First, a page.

We are at that time of year again when the Lenten season begins. The observance of lent is a tradition in many denominations and lately there has been a lot of interest in it especially among young people.
The word Lent is derived from the Anglo-Saxon ‘Lencten’, which simply means “spring.” The Eastern Orthodox tradition calls the period the ‘Great Fast’ or ‘Great 40 days’. The practice of the Church in observing this period of 40 days is very old and dates to the ancient Church.
Lent is observed over a period of 46 days (excluding 6 Sundays, which adds up to a 40-day fast), beginning on Ash Wednesday.
Jesus set the pattern for Lent during his 40 days in the wilderness as he fasted for 40 days and nights. It was a time of solitude and prayer and a preparation for His public ministry.
In the same way, His followers today fast and pray for 40 days to radically align themselves to God and His purposes. It is a season of preparing ourselves for the forthcoming celebration of our Saviour’s resurrection and to minister in His name for the rest of the year.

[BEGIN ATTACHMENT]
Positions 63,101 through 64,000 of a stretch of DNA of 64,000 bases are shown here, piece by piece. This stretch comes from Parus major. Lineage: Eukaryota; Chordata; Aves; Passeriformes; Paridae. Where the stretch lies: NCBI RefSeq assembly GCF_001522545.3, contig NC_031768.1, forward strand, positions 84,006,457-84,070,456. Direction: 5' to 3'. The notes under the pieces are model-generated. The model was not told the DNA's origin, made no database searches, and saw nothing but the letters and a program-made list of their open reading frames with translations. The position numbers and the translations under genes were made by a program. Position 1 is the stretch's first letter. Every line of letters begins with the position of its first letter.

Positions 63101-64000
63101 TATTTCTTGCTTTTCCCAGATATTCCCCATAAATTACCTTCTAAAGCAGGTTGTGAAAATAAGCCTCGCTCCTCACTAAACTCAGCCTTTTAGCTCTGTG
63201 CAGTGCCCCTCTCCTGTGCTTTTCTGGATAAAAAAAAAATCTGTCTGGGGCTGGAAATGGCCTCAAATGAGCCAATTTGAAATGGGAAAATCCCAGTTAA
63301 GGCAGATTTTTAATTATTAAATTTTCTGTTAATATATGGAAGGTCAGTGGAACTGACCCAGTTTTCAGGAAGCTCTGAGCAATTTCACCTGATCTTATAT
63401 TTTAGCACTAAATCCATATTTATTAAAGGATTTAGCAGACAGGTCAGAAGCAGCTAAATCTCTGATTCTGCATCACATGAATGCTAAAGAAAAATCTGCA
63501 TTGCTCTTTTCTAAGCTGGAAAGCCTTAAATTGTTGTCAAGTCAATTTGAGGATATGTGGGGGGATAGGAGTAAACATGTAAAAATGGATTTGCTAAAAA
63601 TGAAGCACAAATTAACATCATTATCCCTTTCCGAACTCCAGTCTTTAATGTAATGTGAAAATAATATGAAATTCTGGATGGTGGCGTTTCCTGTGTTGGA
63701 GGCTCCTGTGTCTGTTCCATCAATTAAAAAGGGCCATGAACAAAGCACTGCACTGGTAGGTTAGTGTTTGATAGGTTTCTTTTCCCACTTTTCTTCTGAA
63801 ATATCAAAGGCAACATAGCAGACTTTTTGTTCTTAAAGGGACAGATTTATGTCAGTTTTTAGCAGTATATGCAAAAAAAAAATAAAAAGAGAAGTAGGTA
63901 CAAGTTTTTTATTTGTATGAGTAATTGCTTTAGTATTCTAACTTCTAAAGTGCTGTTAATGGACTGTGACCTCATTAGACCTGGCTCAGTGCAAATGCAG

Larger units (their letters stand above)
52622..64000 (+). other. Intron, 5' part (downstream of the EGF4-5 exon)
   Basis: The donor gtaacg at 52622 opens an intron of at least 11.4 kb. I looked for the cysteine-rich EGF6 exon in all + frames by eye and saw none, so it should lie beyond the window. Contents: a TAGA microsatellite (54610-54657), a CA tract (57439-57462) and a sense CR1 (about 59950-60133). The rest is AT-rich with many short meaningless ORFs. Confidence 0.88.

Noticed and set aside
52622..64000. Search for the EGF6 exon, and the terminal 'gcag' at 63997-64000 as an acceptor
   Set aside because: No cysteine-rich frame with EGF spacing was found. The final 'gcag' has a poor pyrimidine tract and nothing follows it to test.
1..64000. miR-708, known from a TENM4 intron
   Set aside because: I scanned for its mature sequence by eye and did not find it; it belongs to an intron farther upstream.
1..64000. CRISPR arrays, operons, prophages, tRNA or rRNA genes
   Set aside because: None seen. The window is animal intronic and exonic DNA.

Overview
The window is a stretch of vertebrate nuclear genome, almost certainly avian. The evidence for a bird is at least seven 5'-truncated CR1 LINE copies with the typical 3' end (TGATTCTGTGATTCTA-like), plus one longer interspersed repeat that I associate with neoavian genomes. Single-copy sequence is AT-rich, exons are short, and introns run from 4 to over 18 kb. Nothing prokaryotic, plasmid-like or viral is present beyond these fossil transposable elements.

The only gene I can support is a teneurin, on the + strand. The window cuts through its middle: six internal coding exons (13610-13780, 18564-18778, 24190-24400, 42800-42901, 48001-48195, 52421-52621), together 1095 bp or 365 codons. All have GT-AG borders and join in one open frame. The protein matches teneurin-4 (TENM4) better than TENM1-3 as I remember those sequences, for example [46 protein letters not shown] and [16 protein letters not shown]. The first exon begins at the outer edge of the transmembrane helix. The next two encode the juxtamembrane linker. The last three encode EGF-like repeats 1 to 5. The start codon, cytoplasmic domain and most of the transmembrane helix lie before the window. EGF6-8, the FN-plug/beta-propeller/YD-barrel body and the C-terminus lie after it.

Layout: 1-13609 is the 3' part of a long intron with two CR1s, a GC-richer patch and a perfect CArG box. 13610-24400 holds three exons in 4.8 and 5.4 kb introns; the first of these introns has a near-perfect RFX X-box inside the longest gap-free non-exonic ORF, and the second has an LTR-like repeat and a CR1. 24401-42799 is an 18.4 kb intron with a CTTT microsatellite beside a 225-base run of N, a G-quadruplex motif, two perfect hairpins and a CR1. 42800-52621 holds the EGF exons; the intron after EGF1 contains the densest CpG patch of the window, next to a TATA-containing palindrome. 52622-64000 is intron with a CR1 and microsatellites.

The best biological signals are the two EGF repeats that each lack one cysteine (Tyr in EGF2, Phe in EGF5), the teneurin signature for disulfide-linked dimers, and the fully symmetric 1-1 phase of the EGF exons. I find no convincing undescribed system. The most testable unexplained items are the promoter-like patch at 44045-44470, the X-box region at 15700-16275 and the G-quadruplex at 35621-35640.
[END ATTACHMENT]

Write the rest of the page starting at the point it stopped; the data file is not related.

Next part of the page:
In Colossians 4:2, the Apostle Paul gives this exhortation: “Devote yourselves to prayer, keeping alert in it with thanksgiving.” The season of Lent can be a good time for reflection and intentionally deepening our walk with God.
While arguments can be given in favour or against observing Lent, there is no denying that repentance and renewal is something that all of us need. Periods for intentional spiritual introspection and contemplation are vital for spiritual well-being and for a closer walk with God.
Today is the first day of the Lenten season and is popularly known as Ash Wednesday. Observed by many Christians around the world where the faithful apply ash on their foreheads as a symbolic reminder that humankind is dust and to dust shall we return. (Ecclesiastes 3:20, Genesis 3:19)
Ash Wednesday does give us a perspective on our lives, and we start to see the world around us in the light of eternity. One must never forget his or her own fragility, (Psalm 103:14) which in turn always helps to bring to our notice the only sure foundation, the only true shelter, the only solid rock, the only eternal. God!
The ashes that the faithful smear on their foreheads usually come from the palm leaves that were preserved from the previous year’s Palm Sunday. The Bible is rich in imagery and often associates ashes with mourning and lament. Job for example, covered himself in ashes. Ash Wednesday is a time to reflect and realize not only our mortality but also our need for a Saviour. But more than that it is a journey that will end in resurrection and the joy of Easter Sunday. While Ash Wednesday and Lent may be a time to mourn what was in the past, the end of the season is all about hope for the future.
Rev. Vijayesh Lal